If you’ve landed on this article, chances are, you’re struggling to find food recipes that complement Inflammatory Bowel Diseases, like Ulcerative Colitis or Crohn’s Disease. There are so many different diets out there for IBDs – it can get overwhelming to find, choose and stick to a diet. Don’t worry though, you’re in the right place! In this article, I’ll go over the recommended diet types for Ulcerative Colitis patients and some tasty recipes to go with each diet.
If you aren’t already aware, Ulcerative Colitis is a type of Inflammatory Bowel Disease (IBD) that causes inflammation in your digestive tract. Ulcerative Colitis mostly affects the innermost lining of your large intestine (colon) and rectum and can cause ulcers and overall cramping pain throughout your large intestine. Are you interested in learning more about Ulcerative Colitis? Click here to read my other article on Ulcerative Colitis where I go more in-depth about UC diets. Now, let’s cut to the chase and get into some food practices that may help treat you or your loved one’s Ulcerative Colitis symptoms.
What You Should Know About Food When You Have Ulcerative Colitis
Dealing with a chronic bowel disease like Ulcerative Colitis is often disheartening and frustrating as there is no universal solution in managing your symptoms. Everyone’s bodies are different, and what works for one person, may not work for another person. Paying attention to your diet and the produce you consume can help you recognize a lot about what your body can and can’t tolerate.
When you have an inflammatory bowel disease, it’s important to source your produce from reputable growers that don’t use pesticides or fungicides. A specific pesticide, that goes by the name of glyphosate, is known to be particularly harsh on gut microbes, which in turn could be contributing to discomforting symptoms and amplifying your Ulcerative Colitis symptoms. Changing your diet and sourcing produce without pesticides is one way you can decrease flare-ups.
Another tip given to those who suffer from IBDs is to make sure the produce they consume is seedless, skinless, and low in fiber. High fiber foods are a detriment to your bowel movements as they are hard to digest, cause bloating, and may cause a flare-up. Cooking veggies and fruits you consume, whenever possible, may also help prevent a flare-up. Boiling, baking, or roasting your produce may help break down dietary fiber, making it easier for your intestines to digest.
There are certain fruits and vegetables, like sweet potatoes, cucumbers, bananas, and berries that are said to be light on the stomach as they aren’t acidic, they aren’t high in sugar, and their textures are soft when prepared properly. These soft-textured fruits and vegetables are said to be less abrasive on an inflamed colon. Conversely, whole nuts, raw fruits, green raw vegetables, like broccoli and cauliflower are bound to give you a tummy ache and inflammation as they are known to be foods with insoluble fiber that are hard to digest. Spicy foods, high-fat foods, sugary foods, processed foods, and foods that contain lactose (sugar found in dairy) can all be trigger foods for those who have Inflammatory Bowel Diseases, as most people have lactose intolerance.
The Importance Of Limiting Gluten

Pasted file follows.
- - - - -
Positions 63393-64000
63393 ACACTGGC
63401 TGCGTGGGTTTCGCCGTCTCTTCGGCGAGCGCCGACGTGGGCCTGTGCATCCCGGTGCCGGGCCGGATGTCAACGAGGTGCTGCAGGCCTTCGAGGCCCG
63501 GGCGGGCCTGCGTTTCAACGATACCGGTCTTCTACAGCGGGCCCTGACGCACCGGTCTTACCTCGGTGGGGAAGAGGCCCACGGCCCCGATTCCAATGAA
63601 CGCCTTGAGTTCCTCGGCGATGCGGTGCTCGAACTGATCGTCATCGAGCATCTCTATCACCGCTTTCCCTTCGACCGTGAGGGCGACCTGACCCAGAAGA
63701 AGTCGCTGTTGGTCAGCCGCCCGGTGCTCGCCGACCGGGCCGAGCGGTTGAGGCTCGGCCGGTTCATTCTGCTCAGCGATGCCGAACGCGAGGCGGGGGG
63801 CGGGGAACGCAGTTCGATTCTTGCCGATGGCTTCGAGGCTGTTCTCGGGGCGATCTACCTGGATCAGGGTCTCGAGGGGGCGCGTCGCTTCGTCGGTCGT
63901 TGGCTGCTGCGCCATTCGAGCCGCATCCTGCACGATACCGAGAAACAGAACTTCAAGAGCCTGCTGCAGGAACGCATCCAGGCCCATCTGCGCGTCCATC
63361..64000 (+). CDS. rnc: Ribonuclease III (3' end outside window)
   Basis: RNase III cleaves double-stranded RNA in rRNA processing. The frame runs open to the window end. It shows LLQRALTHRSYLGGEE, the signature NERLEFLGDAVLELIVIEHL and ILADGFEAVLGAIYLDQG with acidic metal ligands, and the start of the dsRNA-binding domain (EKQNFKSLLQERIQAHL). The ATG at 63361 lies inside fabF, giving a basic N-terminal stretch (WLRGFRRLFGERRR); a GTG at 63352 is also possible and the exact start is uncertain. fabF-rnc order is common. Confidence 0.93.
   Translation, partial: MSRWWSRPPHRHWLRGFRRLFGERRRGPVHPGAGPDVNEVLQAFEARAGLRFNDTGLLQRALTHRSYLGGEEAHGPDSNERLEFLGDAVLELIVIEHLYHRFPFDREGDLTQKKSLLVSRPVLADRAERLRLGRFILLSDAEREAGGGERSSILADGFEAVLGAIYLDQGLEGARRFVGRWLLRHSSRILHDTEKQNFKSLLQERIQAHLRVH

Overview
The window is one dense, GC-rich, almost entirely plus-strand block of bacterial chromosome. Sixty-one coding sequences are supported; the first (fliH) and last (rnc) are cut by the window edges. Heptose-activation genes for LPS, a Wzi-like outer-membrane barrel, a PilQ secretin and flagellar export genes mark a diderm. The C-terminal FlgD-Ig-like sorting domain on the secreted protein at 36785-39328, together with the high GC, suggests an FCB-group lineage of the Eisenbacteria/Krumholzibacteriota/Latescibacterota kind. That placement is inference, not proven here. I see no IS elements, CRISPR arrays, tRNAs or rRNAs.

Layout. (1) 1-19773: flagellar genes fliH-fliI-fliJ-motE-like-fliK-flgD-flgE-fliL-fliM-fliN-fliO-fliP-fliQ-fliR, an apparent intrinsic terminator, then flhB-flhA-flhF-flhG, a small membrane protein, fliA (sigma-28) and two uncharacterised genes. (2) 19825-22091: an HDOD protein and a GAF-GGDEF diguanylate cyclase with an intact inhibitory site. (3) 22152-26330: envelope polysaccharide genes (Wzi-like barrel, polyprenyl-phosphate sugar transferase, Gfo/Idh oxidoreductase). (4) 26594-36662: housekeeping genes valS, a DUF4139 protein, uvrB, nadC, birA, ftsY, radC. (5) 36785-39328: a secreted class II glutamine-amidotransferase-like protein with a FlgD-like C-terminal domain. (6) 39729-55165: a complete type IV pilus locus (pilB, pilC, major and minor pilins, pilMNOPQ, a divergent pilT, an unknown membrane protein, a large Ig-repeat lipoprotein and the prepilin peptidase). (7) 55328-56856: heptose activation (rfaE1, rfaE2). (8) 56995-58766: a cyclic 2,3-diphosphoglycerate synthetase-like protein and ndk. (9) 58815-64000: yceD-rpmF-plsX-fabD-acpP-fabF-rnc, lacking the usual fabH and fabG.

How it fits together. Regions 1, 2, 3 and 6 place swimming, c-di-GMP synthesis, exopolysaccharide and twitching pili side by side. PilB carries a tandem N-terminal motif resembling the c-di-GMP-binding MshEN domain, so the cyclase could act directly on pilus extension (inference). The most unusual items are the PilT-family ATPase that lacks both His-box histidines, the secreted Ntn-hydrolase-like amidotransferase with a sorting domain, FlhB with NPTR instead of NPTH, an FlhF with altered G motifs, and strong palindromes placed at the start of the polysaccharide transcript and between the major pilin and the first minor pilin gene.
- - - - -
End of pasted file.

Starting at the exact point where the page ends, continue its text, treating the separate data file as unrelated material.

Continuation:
You’ve probably heard gluten being thrown around before, but what actually is Gluten, and why do so many people loathe it? Gluten is a type of protein (known as a prolamin) in grains like wheat, barley, and rye. Gluten is comparable to a “glue” that holds food together and is best known for its stretchy quality. Gluten is a staple in most processed foods available in grocery stores unless explicitly stated in the ingredients. Its naturally in most wheat products or any products that contain grains. Gluten is a detriment to those who have Ulcerative Colitis because it contains high levels of anti-nutrients. These anti-nutrients can bind with and interfere with the absorption and digestion of nutrients in your gut, which in turn causes inflammation.
Consumption of Gluten also releases zonulin in the body. Zonulin (a protein) is like an invader that has the ability to control the opening and closing of your gut lining. The release of zonulin is said to take over our natural selective gut habits, by basically taking your body’s gut lining opening hostage. This protein has a mind of its own and decides for itself when to open your gut lining’s junctions, even if opening the junction is detrimental to your gut health! Consuming gluten allows zonulin to open up your gut lining and let the anti-nutrients into your gut. Without gluten, your body naturally filters out these anti-nutrients. This gatekeeping can then lead to inflammation and gut irritation, which can make your symptoms worse in the long run.
Naturally, people who have any Inflammatory Bowel Disease already have trouble with inflammation, absorbing their food, and digesting their food. By continuing to consume gluten, you are likely adding to your already miserable symptoms.
Diet Types To Consider For Ulcerative Colitis
What diet type is best for those who suffer from Ulcerative Colitis? This is a question many have pondered on and struggled with throughout the history of irritable bowel diseases. There is no single diet proven to aid in decreasing UC symptoms. We definitely know it’s NOT a diet filled with inflammatory foods, but a diet filled with easily digestible nutritious food for your gut. There are a plethora of recommended diet types for those who suffer from UC. There’s the Mediterranean diet, the Low-FODMAP diet, the gluten-free and dairy-free diet. The only way to know what works best for you is to try an elimination diet or stick with a diet that prevents flare-ups and doesn’t upset your gut. How do you know what foods don’t upset your gut, you ask. Simply put, going through a period following one diet, meal planning, tracking your symptoms, and food intake with a food diary or food journal tracker will help you pinpoint what foods make you feel good (and provide health benefits), and what foods make you feel bad.